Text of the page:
We are here! Our team has finally arrived in Uganda a mere 28 hours after we left Nashville. There were quite a few delays along the way but we have made it. It is about 11:30 pm Ugandan time but I’m not too tired. I’m excited and full of life. Yes, I’ll admit I’m a little exhausted but being on African soil sparks a fire in my veins. I am ready!
Unfortunately, our bags were not as ready as we were when we left. We just found out that 13 of our 22 bags had not made it the airport in Africa; and, 11 of them are still chilling on the tarmac in Nashville, including both of mine. I’m not really upset, but more puzzled that 11 bags were sitting on the tarmac in Nashville for 28 hours and no one bothered to check them through or try to get them to their destination. Did people just walk past them and disregard them? I can’t think of a reasonable explanation for it, but it’s already becoming a distant (no pun intended) thought. I don’t have any time to think about that, just time to rejoice that I’m in Uganda!
It’s about 1:30am and we finally board our bus to head to Jinja. Entebbe, the city we just flew into is about 3 hours away from Jinja so we still have quite a long road ahead of us. I decide to sit in the back with the 3 fresh high school graduates. We chit chat about life things, like getting pregnant and giving birth – I mean naturally, what else would we talk about? However, I’m starting to get tired so I nestle in my window seat and stare out the window.
It’s dark out, so I can’t see too much, but what I notice are all the different smells. As we leave the airport the smell of sulfur fills my nostrils. If you’re not sure what sulfur smells like, it’s similar to the stingiest fart smell in the world. But it’s not too long until the smell of fresh clean air takes over. The fresh air is followed by smells of gasoline, burning rubber, campfire, cinnamon, bar-b-que, gunpowder (you know, the way it smells after fireworks), cotton candy, bamboo and alas the jungle, the sweet sweet jungle. I am intrigued by all the different scents; all the different smells of Africa. An hour has passed since we left the airport, and it just began to pour down rain so we shut the windows. I rest my head against the cool glass and listen to the pitter patter of rain.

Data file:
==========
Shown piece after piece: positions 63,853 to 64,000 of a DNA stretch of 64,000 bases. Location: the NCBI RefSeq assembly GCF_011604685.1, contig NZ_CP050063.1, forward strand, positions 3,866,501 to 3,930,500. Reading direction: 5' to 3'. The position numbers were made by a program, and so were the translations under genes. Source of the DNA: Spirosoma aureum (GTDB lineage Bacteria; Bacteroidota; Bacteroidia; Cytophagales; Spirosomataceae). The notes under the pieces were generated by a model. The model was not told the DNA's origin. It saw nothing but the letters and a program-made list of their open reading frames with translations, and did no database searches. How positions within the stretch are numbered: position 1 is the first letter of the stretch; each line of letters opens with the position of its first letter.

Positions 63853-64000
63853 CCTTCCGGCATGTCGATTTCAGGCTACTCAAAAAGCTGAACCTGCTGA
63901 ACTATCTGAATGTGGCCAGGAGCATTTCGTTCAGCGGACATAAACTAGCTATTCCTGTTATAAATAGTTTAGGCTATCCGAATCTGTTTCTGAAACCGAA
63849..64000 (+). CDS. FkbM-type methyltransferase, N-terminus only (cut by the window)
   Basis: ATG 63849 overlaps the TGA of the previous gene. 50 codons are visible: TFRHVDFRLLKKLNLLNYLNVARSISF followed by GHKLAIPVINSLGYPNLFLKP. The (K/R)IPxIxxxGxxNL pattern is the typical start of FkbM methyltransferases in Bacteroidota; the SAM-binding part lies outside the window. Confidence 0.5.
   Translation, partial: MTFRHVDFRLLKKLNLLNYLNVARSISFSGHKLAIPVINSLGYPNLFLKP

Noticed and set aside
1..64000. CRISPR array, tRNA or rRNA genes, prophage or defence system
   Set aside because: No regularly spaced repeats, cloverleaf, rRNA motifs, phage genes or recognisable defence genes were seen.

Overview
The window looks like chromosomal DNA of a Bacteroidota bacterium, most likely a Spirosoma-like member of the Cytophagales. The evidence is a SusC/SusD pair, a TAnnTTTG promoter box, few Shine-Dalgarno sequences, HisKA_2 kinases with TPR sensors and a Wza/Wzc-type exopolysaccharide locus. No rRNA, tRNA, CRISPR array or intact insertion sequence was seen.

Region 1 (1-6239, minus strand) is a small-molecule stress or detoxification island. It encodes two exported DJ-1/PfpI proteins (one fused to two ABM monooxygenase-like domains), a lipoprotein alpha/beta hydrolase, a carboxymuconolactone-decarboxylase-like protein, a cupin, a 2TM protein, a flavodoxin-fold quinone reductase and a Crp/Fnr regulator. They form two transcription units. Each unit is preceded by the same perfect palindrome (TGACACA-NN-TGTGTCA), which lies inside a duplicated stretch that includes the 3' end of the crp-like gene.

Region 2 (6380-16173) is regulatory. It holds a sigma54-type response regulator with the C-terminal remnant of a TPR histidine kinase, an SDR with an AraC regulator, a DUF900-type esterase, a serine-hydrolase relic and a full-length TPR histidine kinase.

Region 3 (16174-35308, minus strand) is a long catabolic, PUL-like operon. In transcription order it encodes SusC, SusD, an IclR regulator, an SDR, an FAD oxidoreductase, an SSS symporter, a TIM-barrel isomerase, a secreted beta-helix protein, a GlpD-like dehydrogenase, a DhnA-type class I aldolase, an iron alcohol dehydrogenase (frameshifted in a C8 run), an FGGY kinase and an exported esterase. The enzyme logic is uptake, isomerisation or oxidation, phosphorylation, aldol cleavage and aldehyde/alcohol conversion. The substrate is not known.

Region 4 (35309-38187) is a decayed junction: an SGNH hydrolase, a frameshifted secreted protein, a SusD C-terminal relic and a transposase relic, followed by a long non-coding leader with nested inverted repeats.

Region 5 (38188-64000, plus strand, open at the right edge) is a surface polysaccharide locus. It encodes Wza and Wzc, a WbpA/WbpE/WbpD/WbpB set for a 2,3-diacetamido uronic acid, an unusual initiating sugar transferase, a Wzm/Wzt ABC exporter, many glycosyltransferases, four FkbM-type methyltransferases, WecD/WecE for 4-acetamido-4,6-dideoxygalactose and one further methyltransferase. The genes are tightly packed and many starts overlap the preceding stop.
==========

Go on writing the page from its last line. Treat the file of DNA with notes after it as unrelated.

We arrive at the James Place a few hours later. Fortunately, the rain let up just long enough to get our bags inside and then it came pouring down again. The rain is a nice little blessing because it provides a light cool breeze through the windows in our room. There’s something about the sound of rain that’s so relaxing. It’s like “real life spa” music. The lightening provides a flash, which illuminates the room and is followed by the low growl of thunder a few seconds later. The heart of the storm must not be too close. It’s 5 minutes after 5am. I close my eyes to doze off to sleep. As I lay down I think about my sister. We’ve never been away from each other for more than a month and the thought of being away from her for two months makes me already miss her. But these next couple of months are going to change our lives and (hopefully) only for the good. I thank God for my many blessings and let the sound of the rain drift me to my dreams.
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